"Examples of atavisms in animals include the appearance of reptilian teeth in a mutant chicken or vestigial hind legs in a whale." From Kate Rheaume-Bleue's 2011 book Vitamin K2 and the Calcium Paradox: How a Little-Known Vitamin Could Save Your Life
"He was a magnificent atavism, a man so purely primitive that he was of the type that came into the world before the development of the moral nature." From Jack London's 1904 novel The Sea-Wolf
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"Atavism" derives via French from Latin "atavus," meaning "ancestor." "Avus" in Latin means "grandfather," and it's believed that the "at" is related to "atta," a word for "daddy." "Atavism" is a term rooted in evolutionary study, referring to instances when an organism possesses traits closer to a more remote ancestor, rather than its own parents. That sense dates to the early part of the 19th century. The word's figurative sense is a more recent development. These days one might describe a building that looks like it's from an earlier era as an atavism, or (though some people might cringe at this) apply the word to activities like reading actual paper books in the age of electronics.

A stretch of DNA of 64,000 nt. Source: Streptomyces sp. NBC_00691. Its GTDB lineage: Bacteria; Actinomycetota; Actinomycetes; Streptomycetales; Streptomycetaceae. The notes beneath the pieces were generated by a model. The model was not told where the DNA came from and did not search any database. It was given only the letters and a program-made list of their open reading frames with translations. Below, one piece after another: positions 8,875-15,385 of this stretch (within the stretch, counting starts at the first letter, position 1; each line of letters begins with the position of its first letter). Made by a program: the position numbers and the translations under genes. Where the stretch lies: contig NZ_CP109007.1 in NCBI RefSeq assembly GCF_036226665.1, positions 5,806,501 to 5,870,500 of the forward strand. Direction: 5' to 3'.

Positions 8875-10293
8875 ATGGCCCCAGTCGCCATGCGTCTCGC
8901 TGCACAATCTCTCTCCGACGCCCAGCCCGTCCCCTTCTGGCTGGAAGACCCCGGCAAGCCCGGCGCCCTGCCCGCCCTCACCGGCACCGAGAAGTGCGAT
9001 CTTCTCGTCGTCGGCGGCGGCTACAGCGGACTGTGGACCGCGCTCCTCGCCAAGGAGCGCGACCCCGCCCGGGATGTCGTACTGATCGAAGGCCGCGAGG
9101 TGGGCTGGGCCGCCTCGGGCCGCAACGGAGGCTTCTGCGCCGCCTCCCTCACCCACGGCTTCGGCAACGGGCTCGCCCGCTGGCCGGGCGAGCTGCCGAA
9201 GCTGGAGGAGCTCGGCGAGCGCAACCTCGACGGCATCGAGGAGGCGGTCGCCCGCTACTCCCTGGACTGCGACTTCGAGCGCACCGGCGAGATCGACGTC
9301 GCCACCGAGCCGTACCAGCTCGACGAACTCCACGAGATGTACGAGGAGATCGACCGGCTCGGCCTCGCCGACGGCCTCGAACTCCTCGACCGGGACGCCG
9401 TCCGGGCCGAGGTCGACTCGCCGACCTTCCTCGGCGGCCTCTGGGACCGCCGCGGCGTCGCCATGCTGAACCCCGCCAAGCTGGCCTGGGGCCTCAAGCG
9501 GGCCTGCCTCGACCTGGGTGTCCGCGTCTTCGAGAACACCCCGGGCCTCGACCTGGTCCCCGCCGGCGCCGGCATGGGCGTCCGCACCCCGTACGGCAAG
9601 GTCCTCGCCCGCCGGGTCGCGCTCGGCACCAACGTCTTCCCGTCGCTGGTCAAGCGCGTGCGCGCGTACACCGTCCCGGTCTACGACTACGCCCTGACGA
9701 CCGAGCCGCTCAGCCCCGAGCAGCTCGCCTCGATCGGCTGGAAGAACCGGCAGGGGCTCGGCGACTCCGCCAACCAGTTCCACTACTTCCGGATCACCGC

Word Family Quiz: What descendant of "avus" can mean "like an uncle"? The answer is ...
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